|Title:||Human And Divine|
Someone said that beauty would save the world: this has always been the core concept for most of the so called ethereal folk scene (in its many forms and varieties), an approach that made the foundations of the Naples-based trio Ashram. They have recently released their latest effort "Human And Divine" with a release party at the Caos Teatro near Naples.
Nevertheless, my musical relationship with Luigi Rubino (piano), Edo Notarloberti (violin) and Sergio Panarella (vocals and guitar) began about a decade ago, as I was in the process of discovering that vibrant Italian scene. In fact, their previous work (the masterpiece "Shining Silver Skies") was released back in 2006 and even their live performances became much rarer in the last few years (fortunately this wasn't the case for their collaborations with other projects, such as Corde Oblique), although still maintaining a very strong following around the world, even in China.
Needless to say, it was very exciting for me when I found out that the three musicians were finally working on a new album (promoted via crowdfunding on Musicraiser). The recording process of "Human And Divine" was quite long, from 2011 to 2016 amidst the hundreds of other projects that each member had, finally reaching its official release about eleven years after its predecessor, in a world that apparently really needs that kind of beauty that Ashram represent so well.
The title highlights the fundamental connection in the trio's philosophy, namely the one between human and divine as parts of the same universe, not conflicting with each other but capable of coexisting inside each one of us instead. The "Spirituality" mentioned in the opening track is not necessarily the one related to commandments or religious dogma, but our human ability to feel each other's pain and create beauty with — and for — other people, reaching up for something higher. Here I am not going to analyze each single track, also because this is not very useful when talking about Ashram in particular, since they mostly focus on conveying a way of feeling instead of complicated musical techniques.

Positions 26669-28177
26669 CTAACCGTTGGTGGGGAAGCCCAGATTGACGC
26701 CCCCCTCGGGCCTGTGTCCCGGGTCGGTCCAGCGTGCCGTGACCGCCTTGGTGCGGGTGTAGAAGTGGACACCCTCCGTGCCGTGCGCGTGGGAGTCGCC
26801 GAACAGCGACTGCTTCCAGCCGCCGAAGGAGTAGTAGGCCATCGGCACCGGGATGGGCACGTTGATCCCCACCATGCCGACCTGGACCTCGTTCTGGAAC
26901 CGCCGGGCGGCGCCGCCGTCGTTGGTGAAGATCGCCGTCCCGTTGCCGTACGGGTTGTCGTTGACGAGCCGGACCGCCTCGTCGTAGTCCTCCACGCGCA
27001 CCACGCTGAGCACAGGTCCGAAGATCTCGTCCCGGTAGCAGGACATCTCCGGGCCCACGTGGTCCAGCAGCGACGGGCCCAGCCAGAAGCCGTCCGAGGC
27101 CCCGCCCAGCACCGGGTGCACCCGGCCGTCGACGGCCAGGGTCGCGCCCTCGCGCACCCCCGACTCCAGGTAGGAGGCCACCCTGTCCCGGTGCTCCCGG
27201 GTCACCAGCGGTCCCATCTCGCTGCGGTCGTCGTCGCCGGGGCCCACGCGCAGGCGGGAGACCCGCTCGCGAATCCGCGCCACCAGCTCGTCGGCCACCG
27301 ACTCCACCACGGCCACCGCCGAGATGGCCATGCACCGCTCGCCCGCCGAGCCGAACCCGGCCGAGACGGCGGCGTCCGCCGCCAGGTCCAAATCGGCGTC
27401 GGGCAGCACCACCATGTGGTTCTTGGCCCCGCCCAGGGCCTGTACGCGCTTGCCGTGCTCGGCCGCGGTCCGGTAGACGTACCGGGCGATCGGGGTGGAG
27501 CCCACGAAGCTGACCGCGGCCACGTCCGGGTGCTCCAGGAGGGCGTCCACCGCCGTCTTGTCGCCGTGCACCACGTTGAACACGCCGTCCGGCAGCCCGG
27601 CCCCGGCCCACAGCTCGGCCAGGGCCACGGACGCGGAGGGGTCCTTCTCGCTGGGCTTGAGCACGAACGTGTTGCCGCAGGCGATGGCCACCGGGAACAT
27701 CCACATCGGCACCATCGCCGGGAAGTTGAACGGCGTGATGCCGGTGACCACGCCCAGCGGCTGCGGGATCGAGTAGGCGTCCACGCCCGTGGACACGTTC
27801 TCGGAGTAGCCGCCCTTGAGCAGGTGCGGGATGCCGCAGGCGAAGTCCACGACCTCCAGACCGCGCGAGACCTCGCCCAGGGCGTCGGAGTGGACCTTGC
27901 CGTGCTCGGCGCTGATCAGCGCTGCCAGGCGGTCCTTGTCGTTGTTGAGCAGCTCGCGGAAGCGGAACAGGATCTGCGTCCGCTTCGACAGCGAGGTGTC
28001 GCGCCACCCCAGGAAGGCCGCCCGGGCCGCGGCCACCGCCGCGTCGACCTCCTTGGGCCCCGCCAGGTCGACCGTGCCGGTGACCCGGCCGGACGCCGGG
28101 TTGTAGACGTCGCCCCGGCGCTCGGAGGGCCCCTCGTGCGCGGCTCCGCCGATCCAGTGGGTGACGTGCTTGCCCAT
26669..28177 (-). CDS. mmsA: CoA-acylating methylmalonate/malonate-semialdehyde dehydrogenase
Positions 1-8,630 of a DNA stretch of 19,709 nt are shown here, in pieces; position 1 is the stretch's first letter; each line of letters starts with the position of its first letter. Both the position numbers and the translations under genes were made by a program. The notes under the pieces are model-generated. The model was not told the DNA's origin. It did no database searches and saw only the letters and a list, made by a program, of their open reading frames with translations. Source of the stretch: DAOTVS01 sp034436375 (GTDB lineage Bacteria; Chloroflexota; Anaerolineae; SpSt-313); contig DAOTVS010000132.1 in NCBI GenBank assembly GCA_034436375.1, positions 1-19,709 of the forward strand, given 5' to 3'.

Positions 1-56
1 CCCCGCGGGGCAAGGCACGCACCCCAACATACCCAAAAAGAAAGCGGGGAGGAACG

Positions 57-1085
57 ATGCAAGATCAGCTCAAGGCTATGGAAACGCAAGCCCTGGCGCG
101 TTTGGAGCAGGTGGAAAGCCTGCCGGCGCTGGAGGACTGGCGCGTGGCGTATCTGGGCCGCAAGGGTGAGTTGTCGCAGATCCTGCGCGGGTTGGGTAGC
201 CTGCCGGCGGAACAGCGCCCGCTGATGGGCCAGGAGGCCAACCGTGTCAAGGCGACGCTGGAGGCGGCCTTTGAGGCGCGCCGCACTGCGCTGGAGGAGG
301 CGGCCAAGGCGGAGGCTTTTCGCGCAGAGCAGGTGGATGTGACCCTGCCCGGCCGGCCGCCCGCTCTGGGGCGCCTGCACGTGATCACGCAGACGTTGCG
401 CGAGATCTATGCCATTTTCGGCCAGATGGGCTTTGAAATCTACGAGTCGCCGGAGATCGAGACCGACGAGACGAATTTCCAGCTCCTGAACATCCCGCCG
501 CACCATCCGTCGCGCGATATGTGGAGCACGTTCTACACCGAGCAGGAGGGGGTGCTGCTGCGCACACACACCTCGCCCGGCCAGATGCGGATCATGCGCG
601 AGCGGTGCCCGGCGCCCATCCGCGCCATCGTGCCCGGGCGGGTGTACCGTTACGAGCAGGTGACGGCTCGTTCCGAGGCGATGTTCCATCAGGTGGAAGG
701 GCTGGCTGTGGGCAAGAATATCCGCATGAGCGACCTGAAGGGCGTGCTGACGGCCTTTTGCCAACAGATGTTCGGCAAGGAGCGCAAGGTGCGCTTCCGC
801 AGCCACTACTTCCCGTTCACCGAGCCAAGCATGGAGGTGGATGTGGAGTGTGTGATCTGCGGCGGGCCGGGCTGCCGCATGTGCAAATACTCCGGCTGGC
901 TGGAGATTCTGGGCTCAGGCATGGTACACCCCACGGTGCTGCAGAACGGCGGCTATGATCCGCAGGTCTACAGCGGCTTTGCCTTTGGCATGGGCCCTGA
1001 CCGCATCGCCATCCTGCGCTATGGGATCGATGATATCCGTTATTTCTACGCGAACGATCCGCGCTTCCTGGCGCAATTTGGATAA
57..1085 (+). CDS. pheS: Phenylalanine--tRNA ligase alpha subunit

Once again, you will be carried away by Panarella's soft voice soaring above the patterns created by Rubino's delicate keys and the enthralling violin played by Notarloberti. I would also like to point out an unexpected new edition of "Elisewin 1997" (a song dating back to the band's formative years). This record is mainly founded on hope, and the elevation of mankind to a self-aware discovery of our positive and divine potential.
If you feel the need to find something beautiful in what Italo Calvino would define as «the hell we live in every day», Ashram's latest record will be perfect for you. Or actually, it might do for you even more if you do not feel this necessity. The three musicians have begun a tour that will take also them again to China, and I strongly recommend you go see them live in case they perform in your area too.